Savannah College of Art and Design Reimagines The Elbow

In 2013, the City of Jacksonville Planning Department asked Savannah College of Art and Design’s architecture graduate studio to develop ideas for the reinvention and revitalization of The Elbow, Downtown’s nightlife and entertainment district.

Recently, groups of students presented the projects to DVI, The Elbow and the Planning Department. The audience was overwhelmed with creativity the students showcased through the projects.

“Students researched current conditions and developed ideas that would creatively, yet tangibly, respond to the dynamics of human life,” said Professor Arpad Ronaszegi, “while embracing the essence of Jacksonville and celebrating the connection between historic and contemporary, conceptual and experimental, natural and man-made, civic and commercial.”

Here’s a sample of what these architecture students imagined for Downtown:

Reviving the Edge
By Matt Jarosz & Eduardo Frontera

Jarosz and Frontera expanded the existing entertainment zone on Bay Street to include more of Bay Street, the Riverwalk and The Jacksonville Landing. The students focused on making the area more pedestrian friendly and improving connectivity between hotspots. They proposed adding in natural elements such as public spaces with grassy parks, seating and expanding the river to cut into the city streets.

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Revitalizing The Elbow in the Urban District
By Fatema Al Aradi and Scott Cook

After their research, Al Aradi and Cook felt The Elbow was disconnected from the rest of Downtown. They proposed using signage to denote The Elbow boundaries and adding a boardwalk extension along the Riverwalk for boat docks. In their renderings, they also included a few new urban parks and more residential, retail and restaurant spaces.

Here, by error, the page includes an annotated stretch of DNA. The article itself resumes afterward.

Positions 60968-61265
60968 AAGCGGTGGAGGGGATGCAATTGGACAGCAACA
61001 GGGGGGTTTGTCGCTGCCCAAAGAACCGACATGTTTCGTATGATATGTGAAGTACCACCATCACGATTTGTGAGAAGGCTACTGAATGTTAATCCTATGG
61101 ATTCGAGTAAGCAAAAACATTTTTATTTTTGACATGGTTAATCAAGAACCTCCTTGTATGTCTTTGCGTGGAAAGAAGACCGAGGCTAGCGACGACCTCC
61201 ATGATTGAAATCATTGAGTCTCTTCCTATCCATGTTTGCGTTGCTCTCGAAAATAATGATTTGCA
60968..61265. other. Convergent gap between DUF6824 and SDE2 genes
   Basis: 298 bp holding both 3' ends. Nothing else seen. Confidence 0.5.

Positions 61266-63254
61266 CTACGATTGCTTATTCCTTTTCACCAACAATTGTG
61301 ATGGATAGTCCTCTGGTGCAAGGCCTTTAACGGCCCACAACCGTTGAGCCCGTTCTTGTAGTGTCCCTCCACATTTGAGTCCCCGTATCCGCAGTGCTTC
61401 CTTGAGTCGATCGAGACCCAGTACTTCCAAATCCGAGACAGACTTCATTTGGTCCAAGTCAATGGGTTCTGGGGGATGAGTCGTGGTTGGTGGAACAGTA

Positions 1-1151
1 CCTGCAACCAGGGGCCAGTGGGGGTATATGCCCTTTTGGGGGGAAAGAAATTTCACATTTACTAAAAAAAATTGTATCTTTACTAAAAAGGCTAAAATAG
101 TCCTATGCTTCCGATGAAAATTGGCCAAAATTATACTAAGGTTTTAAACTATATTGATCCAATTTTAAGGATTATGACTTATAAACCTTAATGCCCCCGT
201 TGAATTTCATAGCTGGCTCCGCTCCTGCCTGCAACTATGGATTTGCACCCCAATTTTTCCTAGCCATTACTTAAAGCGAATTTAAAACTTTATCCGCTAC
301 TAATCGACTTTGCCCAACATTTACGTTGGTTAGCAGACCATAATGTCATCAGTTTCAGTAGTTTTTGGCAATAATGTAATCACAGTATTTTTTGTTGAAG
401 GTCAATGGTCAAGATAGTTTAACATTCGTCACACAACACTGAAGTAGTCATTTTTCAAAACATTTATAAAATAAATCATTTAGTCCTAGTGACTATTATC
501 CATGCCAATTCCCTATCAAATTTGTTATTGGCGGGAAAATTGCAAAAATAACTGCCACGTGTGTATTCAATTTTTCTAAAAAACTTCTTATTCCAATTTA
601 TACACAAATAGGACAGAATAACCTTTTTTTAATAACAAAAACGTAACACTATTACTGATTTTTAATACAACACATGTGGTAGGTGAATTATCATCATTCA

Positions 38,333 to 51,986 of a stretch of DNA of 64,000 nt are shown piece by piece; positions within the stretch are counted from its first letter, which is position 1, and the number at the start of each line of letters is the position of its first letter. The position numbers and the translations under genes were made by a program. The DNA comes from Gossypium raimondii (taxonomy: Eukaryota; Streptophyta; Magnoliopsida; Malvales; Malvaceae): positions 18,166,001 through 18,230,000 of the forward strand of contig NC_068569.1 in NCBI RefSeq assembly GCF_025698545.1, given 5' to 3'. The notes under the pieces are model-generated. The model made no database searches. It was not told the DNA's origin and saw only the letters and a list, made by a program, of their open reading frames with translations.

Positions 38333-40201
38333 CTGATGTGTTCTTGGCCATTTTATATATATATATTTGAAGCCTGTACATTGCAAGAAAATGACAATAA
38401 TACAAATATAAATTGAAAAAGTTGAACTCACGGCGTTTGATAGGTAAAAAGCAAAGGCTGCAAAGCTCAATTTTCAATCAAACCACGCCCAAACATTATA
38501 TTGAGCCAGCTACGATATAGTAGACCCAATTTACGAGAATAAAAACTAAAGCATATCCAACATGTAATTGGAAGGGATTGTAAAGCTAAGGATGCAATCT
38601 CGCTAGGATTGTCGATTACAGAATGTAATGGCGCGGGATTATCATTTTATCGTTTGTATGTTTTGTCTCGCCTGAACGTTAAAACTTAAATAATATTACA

(Click photos to view larger.)



Revitalization of Downtown Jacksonville
By Holly Califano and Aaron Farabee

Califano and Farabee agreed that Downtown Jacksonville needs to restructure its infrastructure to make the area more mobility-friendly by widening sidewalks for pedestrians, instituting bike lanes and increasing street parking. They also proposed infill of low-to-high rise, mixed-use buildings, where more residential, retail, dining and business opportunities may exist. All new buildings would be built by green standards for a more sustainable Downtown.

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Jacksonville Arts & Entertainment District
By Anthony Ebanks and Markia Maye

Ebanks and Maye focused on walkability and activity within The Elbow. In their renderings, they used techniques to calm traffic and make the street more pedestrian and bike-friendly by adding a bike lane to all Downtown blocks. A pedestrian street mall on Forsyth Street would create a retail destination and more activities along the Riverwalk such as boat docks, more water taxi stops and a sports complex would become an entertainment hub.

(Click photo to view larger.)



See the Vibe
By Lauren Segall and Christine Ellis

Segall and Ellis want to create unique vibes throughout different districts or areas of Downtown. One district would include more green space along the Riverwalk District with a skate park and a children’s play area. Along with shutting down Forsyth Street to vehicular traffic, they proposed a permanent structure for a farmers market and unique shade structures to create a more pleasant public space during hot summers. Bike lanes, more retail, restaurants, greenery and public spaces were proposed in the renderings as well.

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We were pleased to see common threads including a focus on walkability, connectivity and the riverfront among future architect leaders. You can learn more about SCAD programs here.